The lesbian widow of an Army National Guard Staff Sergeant killed in Afghanistan back in October 2012 will finally receive survivor benefits from the Department of Veterans Affairs, The Washington Blade reports:
During her speech upon receiving an award at the inaugural dinner in D.C. for the American Military Partners Association, Tracy Johnson said she received a notice in the mail earlier in the month verifying that she would be eligible for survivor benefits. They would be retroactive, she said, to the time of the death of her spouse, Staff Sergeant Donna Johnson, who was killed on patrol in Afghanistan on Oct. 1, 2012. “This decision from the Department of Veterans Affairs is an important step toward our end goal of achieving equal treatment for all military families,” Tracy said. “This would not have been possible without your support.” But Tracy also said her work isn’t done and her “biggest goal,” which has yet to be achieved, is to get the Army to change Donna’s death certificate to recognize their marriage.
Johnson’s announcement came just days before Veterans Affairs Secretary, General Eric Shinseki, and President Obama spoke out about reports of corruption and excessive back-log at the VA.
Johnson first filed for survivor benefits in January of 2013 and again in July of that year after the Supreme Court struck down key provisions of DOMA:
She said she was never denied benefits, but was told the administration was evaluating her case and would reach out to her with any questions. Her understanding, she said, was the process for receiving the benefits could take anywhere from two to three months or up to a year if the claim is contested. Tracy refused to disclose the amount of initial money she received with her final notification, but said the monthly entitlement was $1,233 and the payment start-date is retroactive to Nov. 1, 2012.
At stake in the VA’s decision to grant Johnson benefits is a specific provision of Title 38 that has enormous impact on whether military spouses in same-sex marriages can receive benefits. Section 103(c) of that statue “looks to the state of residency, not the state of celebration, when determining whether a couple is married.” Previously, The White House and Attorney General Eric Holder announced they would neither defend nor would they enforce Title 38 of the military code that was then being used to deny gay veterans spousal benefits. In reaching this decision, the DOJ cited the Supreme Court’s ruling in United States v. Windsor, noting that while the court did not directly consider Title 38, its decision on DOMA was enough to make it clear that Title 38 violated the 5th Amendment of the Constitution.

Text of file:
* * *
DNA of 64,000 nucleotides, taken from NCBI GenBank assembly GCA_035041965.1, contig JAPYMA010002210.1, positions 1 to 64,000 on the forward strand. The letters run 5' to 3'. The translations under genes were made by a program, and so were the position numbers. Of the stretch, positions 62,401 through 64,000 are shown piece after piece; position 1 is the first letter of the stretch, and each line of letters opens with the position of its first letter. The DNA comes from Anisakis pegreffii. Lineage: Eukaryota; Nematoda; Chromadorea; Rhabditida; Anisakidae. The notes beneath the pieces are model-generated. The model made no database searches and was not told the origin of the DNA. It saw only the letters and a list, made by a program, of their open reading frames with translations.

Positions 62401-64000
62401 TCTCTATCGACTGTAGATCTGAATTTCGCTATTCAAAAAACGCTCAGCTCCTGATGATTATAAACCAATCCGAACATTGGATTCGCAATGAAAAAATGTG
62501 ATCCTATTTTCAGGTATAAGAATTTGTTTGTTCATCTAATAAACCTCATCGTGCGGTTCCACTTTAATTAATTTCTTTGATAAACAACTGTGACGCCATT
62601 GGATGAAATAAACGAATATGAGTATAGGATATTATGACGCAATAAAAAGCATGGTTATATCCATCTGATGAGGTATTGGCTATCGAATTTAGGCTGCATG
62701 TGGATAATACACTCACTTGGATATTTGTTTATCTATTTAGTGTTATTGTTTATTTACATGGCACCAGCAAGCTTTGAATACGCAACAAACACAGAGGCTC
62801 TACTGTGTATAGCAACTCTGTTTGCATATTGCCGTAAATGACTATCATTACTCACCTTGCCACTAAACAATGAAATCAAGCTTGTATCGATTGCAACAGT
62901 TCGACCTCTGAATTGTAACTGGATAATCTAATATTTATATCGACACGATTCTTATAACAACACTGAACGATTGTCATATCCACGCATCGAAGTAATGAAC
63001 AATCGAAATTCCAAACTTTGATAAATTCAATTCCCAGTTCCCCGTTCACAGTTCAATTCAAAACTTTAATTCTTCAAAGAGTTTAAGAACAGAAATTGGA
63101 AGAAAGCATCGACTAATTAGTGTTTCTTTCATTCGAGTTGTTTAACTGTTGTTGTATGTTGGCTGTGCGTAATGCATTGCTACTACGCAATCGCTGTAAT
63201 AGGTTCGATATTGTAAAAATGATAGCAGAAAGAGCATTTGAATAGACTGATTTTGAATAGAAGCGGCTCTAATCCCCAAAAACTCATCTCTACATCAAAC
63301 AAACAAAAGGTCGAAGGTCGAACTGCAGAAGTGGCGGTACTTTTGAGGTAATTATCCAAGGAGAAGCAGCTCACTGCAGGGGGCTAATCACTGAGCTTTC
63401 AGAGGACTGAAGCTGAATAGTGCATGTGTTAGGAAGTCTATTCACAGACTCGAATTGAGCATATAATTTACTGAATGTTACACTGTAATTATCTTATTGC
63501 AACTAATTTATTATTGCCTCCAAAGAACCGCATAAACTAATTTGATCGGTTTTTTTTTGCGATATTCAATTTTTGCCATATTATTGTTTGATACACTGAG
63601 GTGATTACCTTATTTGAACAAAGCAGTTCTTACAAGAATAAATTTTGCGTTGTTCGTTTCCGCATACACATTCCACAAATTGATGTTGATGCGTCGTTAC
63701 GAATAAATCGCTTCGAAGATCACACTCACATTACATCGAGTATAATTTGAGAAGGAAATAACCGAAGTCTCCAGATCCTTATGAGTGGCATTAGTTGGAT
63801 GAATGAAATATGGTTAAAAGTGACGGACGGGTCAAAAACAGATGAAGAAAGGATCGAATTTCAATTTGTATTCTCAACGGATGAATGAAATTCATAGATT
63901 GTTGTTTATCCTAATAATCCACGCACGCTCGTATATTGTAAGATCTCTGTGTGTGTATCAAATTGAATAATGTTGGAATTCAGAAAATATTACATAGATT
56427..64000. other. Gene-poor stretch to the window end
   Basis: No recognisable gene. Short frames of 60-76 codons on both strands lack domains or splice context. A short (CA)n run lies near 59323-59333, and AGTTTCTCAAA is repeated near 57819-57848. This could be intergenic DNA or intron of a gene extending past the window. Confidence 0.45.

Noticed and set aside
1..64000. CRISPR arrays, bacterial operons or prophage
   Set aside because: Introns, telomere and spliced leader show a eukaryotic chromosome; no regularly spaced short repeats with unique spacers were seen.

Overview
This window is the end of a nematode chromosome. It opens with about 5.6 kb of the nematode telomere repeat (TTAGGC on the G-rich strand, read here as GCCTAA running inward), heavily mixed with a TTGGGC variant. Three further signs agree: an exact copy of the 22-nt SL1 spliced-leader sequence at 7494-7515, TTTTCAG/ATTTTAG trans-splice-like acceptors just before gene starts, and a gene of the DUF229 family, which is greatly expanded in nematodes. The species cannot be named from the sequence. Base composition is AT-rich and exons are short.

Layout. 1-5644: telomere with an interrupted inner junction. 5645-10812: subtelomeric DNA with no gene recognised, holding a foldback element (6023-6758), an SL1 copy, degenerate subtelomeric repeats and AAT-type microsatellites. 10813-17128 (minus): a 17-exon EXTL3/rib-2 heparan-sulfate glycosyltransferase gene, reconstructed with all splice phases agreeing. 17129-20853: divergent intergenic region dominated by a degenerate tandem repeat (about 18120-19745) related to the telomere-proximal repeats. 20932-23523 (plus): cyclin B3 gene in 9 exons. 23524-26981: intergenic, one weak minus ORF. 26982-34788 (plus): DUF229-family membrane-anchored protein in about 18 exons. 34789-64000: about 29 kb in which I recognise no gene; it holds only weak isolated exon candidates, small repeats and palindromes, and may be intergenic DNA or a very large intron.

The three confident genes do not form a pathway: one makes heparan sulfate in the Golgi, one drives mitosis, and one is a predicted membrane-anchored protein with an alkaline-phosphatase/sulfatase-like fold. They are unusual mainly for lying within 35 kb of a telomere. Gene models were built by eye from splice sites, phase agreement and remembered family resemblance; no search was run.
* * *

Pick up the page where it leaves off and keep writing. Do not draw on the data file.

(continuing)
However, even after this decision from the DOJ, section 103(c) of Title 38 still appeared to be in effect, restricting benefits only to same-sex couples who lived in states where same-sex marriage was legal. This then excluded spouses of LGBT service members from receiving benefits, survivor or otherwise, if they lived in a state where same-sex marriage wasn’t recognized. What’s remarkable about Johnson’s case is that though she was married in Washington, D.C. where same-sex marriage is legal, she resides in North Carolina where it is not. Consequently many have been left wondering whether the VA’s granting of benefits to Johnson signals a shift in VA policy whereby all spouses in same-sex marriages would be eligible to receive benefits regardless of where they reside in the U.S.
For her part, Johnson hopes that others will follow her in applying for and receiving the benefits they deserve:
“We’re all in this together; it wasn’t just me getting awarded these benefits, and then just turning my cheek and walking away. This isn’t just about me; it’s about all of us fighting the good fight for the right reason.”
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